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why you have seen these leaders come together to reinforce and enhance the commitments against the violent extremism. >> and yesterday when the president addressed the u.n. general assembly, he said that the u.s. would be working with all countries including iran and russia to try to destroy isis, and these terrorist groups, an one complicating factor, and one reason that iran was not invite td to the conference today is because the u.s. government considering iran to be a state sponsor of terrorism, is that correct? >> that is correct, wolf. >> how does that play in? why would the u.n. want to bring in iran if the u.s. believes they are a terrorist state? >> look, what the president said is that there are areas and common interests that we have with russia, and others to go after isil. where countries can make a contribution to going after isil, and to addressing the
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threat that they pose, that can be productive, but there are many issues and quite obviously, in which we are not going to be agreeing, and that is what the president said coming out of the meeting with president putin, where there can be constructive help in the fight against isil, but we feel that assad is a magnet for the stem of the flow there and contributing to the chaos there. and that is a view that we disagree with the russians on a tlfrnd where we can work on them to go after isil, that is to the good, but there has to be a managed transition, because assad has lost all e e legitimacy, and he can't continue in the future. >> where could you work with iran in the fight of isil if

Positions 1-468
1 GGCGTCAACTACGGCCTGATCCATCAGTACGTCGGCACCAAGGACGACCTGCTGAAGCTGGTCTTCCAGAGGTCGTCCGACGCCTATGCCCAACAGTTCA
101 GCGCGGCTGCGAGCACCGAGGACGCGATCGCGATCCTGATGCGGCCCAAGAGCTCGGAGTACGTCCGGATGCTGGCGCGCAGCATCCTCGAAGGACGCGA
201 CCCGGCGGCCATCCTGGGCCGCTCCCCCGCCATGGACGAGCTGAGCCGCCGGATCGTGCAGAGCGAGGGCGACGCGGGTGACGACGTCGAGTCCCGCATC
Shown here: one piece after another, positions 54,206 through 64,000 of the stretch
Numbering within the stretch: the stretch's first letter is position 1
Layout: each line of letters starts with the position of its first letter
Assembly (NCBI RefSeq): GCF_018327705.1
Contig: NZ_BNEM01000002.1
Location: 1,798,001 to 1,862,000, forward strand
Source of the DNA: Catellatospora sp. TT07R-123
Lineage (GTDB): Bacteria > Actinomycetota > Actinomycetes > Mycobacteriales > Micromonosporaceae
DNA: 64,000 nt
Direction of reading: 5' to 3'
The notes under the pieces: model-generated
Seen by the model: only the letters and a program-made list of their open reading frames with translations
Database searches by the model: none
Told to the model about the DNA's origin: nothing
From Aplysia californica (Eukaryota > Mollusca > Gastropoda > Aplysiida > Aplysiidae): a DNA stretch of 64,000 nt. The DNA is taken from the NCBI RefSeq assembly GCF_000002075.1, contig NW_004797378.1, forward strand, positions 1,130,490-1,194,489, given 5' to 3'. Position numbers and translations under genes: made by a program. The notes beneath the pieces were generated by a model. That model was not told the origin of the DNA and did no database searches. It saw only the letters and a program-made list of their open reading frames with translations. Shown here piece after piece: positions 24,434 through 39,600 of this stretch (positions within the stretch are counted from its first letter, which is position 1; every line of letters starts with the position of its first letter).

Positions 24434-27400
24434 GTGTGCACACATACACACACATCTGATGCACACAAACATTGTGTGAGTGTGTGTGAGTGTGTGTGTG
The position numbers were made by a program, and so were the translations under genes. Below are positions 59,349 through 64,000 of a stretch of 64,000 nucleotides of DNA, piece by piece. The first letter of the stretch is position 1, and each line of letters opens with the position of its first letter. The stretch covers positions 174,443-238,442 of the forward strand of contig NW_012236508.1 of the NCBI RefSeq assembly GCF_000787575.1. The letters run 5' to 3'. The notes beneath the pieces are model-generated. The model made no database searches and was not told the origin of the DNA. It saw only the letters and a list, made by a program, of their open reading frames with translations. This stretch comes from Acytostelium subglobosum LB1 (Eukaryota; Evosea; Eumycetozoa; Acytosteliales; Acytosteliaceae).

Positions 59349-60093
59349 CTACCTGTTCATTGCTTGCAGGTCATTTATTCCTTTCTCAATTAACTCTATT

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they are a sponsor of state terror? >> well, we are not interested in working with them, in that way, but most notably the agreement that was worked on in the course of the summer to come up with an agreement to prevent iran from securing a nuclear weapon, and those are areas that are of concern, and those are efforts that we will continue to work. >> and lisa monica, working with the president on the summit the u.n. thank you, lisa. >> thank you, wolf. and the terrorists thought that the taliban was gone for good, but they are back. they are trying the seize the city from overwhelmed afghan soldier, and could this battle foreshadow a bleak future for all of afghanistan, and we will talk about that with the retired u.s. general mark hertle.